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Jugjugg Jeeyo: A Loud, Slightly Dim, Copycat Cousin of Kabhi Alvida Na Kehna from Patiala

The film has been written by four men who seem to care about women. But they are blind to their own sexism.

Suparna Sharma Jun 24, 2022

Anil Kapoor, Neetu Kapoor, Varun Dhawan and Kiara Advani in the poster for 'Jugjugg Jeeyo'

Jugjugg Jeeyo

Cast: Varun Dhawan, Kiara Advani, Anil Kapoor, Neetu Kapoor, Tisca Chopra, Prajakta Koli, Manish Paul

Direction: Raj Mehta

Rating: **

Playing in theatres

Five men came together to write and direct Jugjugg Jeeyo, a film about marriages, relationships, aspirations and how to negotiate them. They think it is feminist and progressive. It’s not. 

Jugjugg Jeeyo is confused, convoluted, mostly sexist and without an original thought.

For most part the film is insipid and vapid because it is made up of scenes, characters, lines, even drapes and lehenga-cholis that we have seen before in those shaadi and shaadi-ke-baad-barbaadi type of films. It’s almost as if Bollywood’s five Punjabi wedding films met for a kitty party and came up with Jugjugg Jeeyo. The film’s spirit is from Kabhi Alvida Na Kehna, it dances like Humpty and Badrinath ki Dulhania, and the rest is a tacky mix from here and there.  

Jugjugg Jiyo is loud, jarring and extra in places where it should have had a light touch, and in places where it should have stayed longer, it is brief and quick to exit. The film is either being very melodramatic or it is cracking jokes that are embarrassingly bad and misogynistic. 

Jugjugg Jiyo, in fact, humiliates women and makes them cry a lot, before allowing them some dignified moments. It is quite dim and dull and yet, towards the end, it begins to work.

That’s because Jugjugg Jeeyo’s intent is not bad, its execution is. And because inside all of its nonsense and confusion sit three powerful scenes. One belongs to Kiara Advani and two to Neetu Singh. These two women give the film a heart and save it despite the best efforts of the men to bore us to death.

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Jugjugg Jeeyo opens in Patiala, in 1998, in a co-ed school where Kukoo Saini, a Class 5 boy, loves his classmate Nainaa. He pursues her sweetly and relentlessly till they grow up and become of marriageable age. 

So Kukoo (Varun Dhawan) becomes friends with Nainaa’s brother, insinuates himself into her parivaar and then writes a marriage proposal on his torso that hovers precariously close to his crotch area. 

Cut to five years later, to icy cold Canada. It’s a blue-grey sad world where Nainaa (Kiara Advani) has a high-flying corporate job while Kukoo is a bouncer at a nightclub.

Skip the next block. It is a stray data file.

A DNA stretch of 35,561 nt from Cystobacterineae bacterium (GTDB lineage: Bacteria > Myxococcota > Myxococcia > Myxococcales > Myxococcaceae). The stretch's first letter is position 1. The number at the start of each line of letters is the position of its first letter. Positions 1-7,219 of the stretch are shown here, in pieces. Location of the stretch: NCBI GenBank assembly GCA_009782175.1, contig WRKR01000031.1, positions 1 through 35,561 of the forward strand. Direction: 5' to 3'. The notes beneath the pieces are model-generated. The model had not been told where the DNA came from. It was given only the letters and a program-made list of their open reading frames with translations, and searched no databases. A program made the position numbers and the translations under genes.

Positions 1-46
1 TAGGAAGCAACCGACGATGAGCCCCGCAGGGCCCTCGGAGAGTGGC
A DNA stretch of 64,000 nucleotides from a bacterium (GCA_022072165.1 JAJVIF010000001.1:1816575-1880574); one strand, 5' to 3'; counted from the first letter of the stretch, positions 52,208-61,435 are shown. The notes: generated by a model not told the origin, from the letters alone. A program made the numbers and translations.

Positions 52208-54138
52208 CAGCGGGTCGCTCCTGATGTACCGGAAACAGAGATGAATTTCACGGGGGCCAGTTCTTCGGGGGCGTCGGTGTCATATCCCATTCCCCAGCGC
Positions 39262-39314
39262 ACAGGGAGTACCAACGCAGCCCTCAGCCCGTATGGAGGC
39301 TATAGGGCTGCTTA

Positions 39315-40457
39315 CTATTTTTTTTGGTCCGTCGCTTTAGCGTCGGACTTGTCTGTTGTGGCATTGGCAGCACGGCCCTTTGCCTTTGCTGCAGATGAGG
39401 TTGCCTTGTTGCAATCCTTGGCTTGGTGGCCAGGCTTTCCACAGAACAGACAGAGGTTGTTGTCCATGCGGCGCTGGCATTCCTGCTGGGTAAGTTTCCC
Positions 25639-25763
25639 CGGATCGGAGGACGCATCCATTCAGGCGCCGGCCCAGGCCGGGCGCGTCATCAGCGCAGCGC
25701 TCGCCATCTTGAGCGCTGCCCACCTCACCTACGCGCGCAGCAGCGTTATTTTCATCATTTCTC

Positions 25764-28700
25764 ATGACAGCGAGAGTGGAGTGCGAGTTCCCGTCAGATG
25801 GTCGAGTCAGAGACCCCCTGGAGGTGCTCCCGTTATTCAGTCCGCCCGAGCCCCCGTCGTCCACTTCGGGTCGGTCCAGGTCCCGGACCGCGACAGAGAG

His job sucks and he resents her success. She resents him for not appreciating her achievements. Mostly they live inside their own heads, and when they talk, they are crotchety.

Both want a divorce, but since Kukoo’s sister is getting married, they decide to participate in the wedding as a happy couple, and share their plans with their parivaars after she’s in her sasural

But all their plans come undone as they encounter a bigger problem in Patiala that involves Kukoo’s daddy Bheem (Anil Kapoor), mummy Geeta (Neetu Kapoor) and Kukoo’s maths teacher. 

Producedby Karan Johar & Co, Jugjugg Jeeyo is a B-grade version of Kabhi Alvida Na Kehna set in Patiala. Though obviously without KANK’s star-power, glamour, gravitas, crackling scenes and Shah Rukh Khan, Jugjugg Jeeyo has somewhat similar shaadi problems. And like its muse, it celebrates weddings and treats marriages as sacrosanct, but also acknowledges that sometimes it’s okay to divorce.

The film’s story, screenplay and dialogue have been written by four men who seem to care about women. But they are blind to their own sexism. They make the women suffer a lot before giving them some power. However, when the gents log who have hurt and wronged the women decide to make peace, the film smiles and hugs them.

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For a fairly long time, even when the film is in a shaadi-wala ghar in Patiala and there’s a lot of decking up, dancing and drinking, Jugjugg Jeeyo seems to be sulking. Funny man Manish Paul, who plays Nainaa’s slightly stupid brother Gurpreet, has to keep making appearances to inject some life into the proceedings.

Manish Paul’s silly jokes and garish clothes irritate, but he also livens up the film. 

Anil Kapoor, who is always good, seems completely lost here. Neetu Kapoor, on the other hand, is excellent. Despite the fact that her face looks distractingly smooth, she has a warm presence and salvages the film with a power-packed scene. 

Kiara Advani is an intelligent, confident and precise actress. She’s also quite lovely, spunky and plays her part here with honesty, ease and poise. 

Varun Dhawan, however, does what he always does – overacting. 

His performances remind me of those round dart boards with red and black circles. Good actors aim for and are able to hit the small bull’s eye and operate in that space. Varun Dhawan mostly doesn’t aim for that. He’s happy to prance around it, in the red and black circles outside it. Sometimes, in some movies and some scenes, he comes close to the boundary of the bull’s eye and you feel he’ll finally hit it. But he always bounces back away from it, and continues overacting.

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